It hasn't really hit me that I'll be leaving my family and I won't see them for 4 months. I'm happy for the independence, but I will miss the kids even more than I miss the large and loud family. But that's not what I'm sad about tonight. I figure it'll hit me when I'm alone in my apartment, and it's really quiet and there's no kid shouting for me.
No, tonight what I'm sad about is leaving behind my books. Remember that scene in The Great Gatsby where Daisy is weeping over the beauty and opulence of Gatsby's shirts? How the shirts demonstrated Gatsby's economic power of ownership, how he wanted to use that power to win/buy Daisy, and how such power was at once terrible and beautiful?
I want to weep over my books. I'm packing only the law books (and not even the large case books!) on Critical Race Theory, federalism (of course), hate crimes, jurisprudence and legal theory, and references for academic legal writing. That's one whole box already. Then I'm packing a few choice fiction collections (Flannery O'Connor, Richard Yates, Russell Banks, Jhumpa Lahiri, Edward P. Jones, the Iowa Writer's Workshop), a few cookbooks (big though), and a few books to relieve stress (David Sedaris, Sarah Vowell, David Rakoff), and of course, T.S. Eliot. That's another box.
That leaves hundreds of novels I've collected over the years, since childhood (David Copperfield, Huck Finn, Madame Bovary, Laura Ingalls Wilder) to high school (Willa Cather, Fitzgerald...) to my four years as an English major doing a comparative lit/classic lit/American modernist fiction combo (too many to count). This leaves behind so many books I love. This leaves behind so many books I never got around to finishing or even starting. This leaves behind my fairly extensive poetry collection (Eliot, Hart Crane, James Wright, John Donne, Keats, Yeats, Housman, Theodore Roethke, Whitman, Rukeyeser, Rilke, Holderlin, etc.). I want to cry. Cry for the hard work it took to collect all this. Cry for the hours I spent reading and re-reading. Cry for the books I only barely dipped into (e.g. the poetry). Cry for the beauty of the spines and leaves, and the terrible beauty that is ownership and letting go of your possessions.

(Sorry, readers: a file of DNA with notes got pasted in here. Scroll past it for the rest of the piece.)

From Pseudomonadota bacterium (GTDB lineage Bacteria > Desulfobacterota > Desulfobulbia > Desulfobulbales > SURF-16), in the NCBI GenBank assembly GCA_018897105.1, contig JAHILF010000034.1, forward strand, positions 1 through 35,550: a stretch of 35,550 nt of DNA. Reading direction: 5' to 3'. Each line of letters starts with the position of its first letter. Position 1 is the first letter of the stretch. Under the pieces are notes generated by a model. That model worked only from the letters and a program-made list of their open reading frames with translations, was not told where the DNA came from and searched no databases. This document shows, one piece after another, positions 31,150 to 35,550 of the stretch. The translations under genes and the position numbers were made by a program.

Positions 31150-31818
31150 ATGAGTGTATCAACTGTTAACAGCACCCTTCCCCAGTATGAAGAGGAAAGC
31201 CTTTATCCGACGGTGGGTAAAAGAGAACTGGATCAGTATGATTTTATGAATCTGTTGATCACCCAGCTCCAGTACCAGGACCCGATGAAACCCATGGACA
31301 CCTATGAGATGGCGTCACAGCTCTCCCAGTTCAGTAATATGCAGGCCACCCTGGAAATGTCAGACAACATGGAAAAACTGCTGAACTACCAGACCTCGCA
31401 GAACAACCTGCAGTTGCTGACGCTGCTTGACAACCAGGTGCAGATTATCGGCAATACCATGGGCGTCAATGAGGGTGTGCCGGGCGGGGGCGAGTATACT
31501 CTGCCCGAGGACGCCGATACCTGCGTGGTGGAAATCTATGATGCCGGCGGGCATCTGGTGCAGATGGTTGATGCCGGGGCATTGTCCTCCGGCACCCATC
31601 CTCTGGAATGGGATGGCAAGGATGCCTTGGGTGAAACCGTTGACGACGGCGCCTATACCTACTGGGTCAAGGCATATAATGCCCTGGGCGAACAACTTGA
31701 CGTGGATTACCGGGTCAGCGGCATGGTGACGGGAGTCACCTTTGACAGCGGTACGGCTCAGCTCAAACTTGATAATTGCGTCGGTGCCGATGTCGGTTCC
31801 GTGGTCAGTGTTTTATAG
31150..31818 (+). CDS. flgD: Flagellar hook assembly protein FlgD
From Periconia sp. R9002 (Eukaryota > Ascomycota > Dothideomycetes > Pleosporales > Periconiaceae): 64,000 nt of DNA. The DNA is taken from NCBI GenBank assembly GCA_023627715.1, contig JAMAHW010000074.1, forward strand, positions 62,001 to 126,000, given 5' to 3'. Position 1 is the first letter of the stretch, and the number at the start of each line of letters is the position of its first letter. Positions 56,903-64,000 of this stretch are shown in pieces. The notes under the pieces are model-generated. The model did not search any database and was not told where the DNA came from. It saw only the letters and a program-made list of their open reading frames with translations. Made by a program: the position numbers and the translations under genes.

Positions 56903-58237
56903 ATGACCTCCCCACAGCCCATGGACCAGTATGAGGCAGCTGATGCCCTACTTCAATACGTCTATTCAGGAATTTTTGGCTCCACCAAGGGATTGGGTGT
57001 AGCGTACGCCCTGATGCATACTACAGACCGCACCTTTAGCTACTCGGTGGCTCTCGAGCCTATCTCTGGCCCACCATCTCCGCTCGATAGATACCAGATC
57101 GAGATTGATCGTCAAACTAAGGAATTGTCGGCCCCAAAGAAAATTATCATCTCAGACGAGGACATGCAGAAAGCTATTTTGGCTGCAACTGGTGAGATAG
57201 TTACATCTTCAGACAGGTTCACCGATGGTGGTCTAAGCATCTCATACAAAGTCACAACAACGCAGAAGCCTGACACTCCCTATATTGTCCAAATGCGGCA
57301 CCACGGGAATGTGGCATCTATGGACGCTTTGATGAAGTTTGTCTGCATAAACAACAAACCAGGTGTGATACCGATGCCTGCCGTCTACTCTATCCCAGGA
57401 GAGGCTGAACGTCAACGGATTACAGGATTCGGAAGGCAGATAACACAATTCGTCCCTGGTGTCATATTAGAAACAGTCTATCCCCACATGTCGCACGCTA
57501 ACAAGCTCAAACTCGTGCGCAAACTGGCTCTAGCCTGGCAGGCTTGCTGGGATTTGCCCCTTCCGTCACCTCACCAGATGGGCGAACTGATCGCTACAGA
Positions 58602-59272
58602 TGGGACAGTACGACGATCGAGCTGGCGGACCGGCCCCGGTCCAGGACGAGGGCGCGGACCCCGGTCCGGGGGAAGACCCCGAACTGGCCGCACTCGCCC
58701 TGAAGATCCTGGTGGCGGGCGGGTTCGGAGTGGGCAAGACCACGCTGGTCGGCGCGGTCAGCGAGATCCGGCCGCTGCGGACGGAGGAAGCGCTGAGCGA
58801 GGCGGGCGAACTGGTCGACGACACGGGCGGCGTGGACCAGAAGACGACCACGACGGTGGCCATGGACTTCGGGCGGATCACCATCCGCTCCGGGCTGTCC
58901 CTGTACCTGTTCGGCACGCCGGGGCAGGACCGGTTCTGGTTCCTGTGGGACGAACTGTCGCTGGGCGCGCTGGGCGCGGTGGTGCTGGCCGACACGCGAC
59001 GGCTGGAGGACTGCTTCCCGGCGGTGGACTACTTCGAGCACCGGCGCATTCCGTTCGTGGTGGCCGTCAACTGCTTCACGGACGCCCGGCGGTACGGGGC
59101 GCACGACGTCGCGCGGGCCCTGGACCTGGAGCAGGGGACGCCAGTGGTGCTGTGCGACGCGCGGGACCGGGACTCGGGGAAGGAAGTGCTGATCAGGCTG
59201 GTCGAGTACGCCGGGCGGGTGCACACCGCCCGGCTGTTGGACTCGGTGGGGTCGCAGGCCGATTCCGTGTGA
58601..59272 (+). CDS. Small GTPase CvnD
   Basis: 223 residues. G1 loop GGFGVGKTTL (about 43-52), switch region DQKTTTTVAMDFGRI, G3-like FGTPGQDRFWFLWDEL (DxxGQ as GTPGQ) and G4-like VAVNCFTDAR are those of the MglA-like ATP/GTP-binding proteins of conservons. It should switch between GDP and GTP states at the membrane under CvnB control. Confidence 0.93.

There is no reason to bring all this up if I won't have time to read much fiction while taking 2 classes and writing 2 papers. Which makes me saddest of all, that in the last few years my fiction and poetry reading has declined. I spend much more time reading things that are "useful" to my studies and career, but not as much for pleasure. When my work was pleasure (e.g. taking 3 fiction classes), it was easy to feel like I was multi-tasking. Now, at 2 am, I barely have energy to finish a chapter of a book. It's nice to get sick sometimes and read a novel instead of a law review article, the excuse being that I'm too doped up on Nyquil to annotate. So I lay back and read, and it's great.
I look at my books, and I feel regret for the past year--nay, the past few years. Regret that I forgot most of their plots (again, despite my non drug-use), regret that I didn't read a good 1/4 of them (I buy used from library sales but don't get to everything), and regret that I can't bring them with me. I regret not re-learning Latin, such that my former Latin Honor Society grades have now slipped to a bare ability to recognize declensions and cases. I regret not picking up French, like I wanted to. There was so much I wanted to do in the year after law school that I didnt get around to doing because I was busy with other things, because I was reading other things, and because I was helping to raise 8 children.
But I guess it's better to regret what you didn't do, than to regret what you have done. I guess, looking back, I did a pretty good job with the things I did do. I got myself into graduate school, I have a decent stack of law books read, and I got my 3 year old to talk and use the potty and the 5 year old to add and subtract, and the 14 year old to understand why he must not use drugs.
Still, there's a lot to leave behind--and it's more than the books.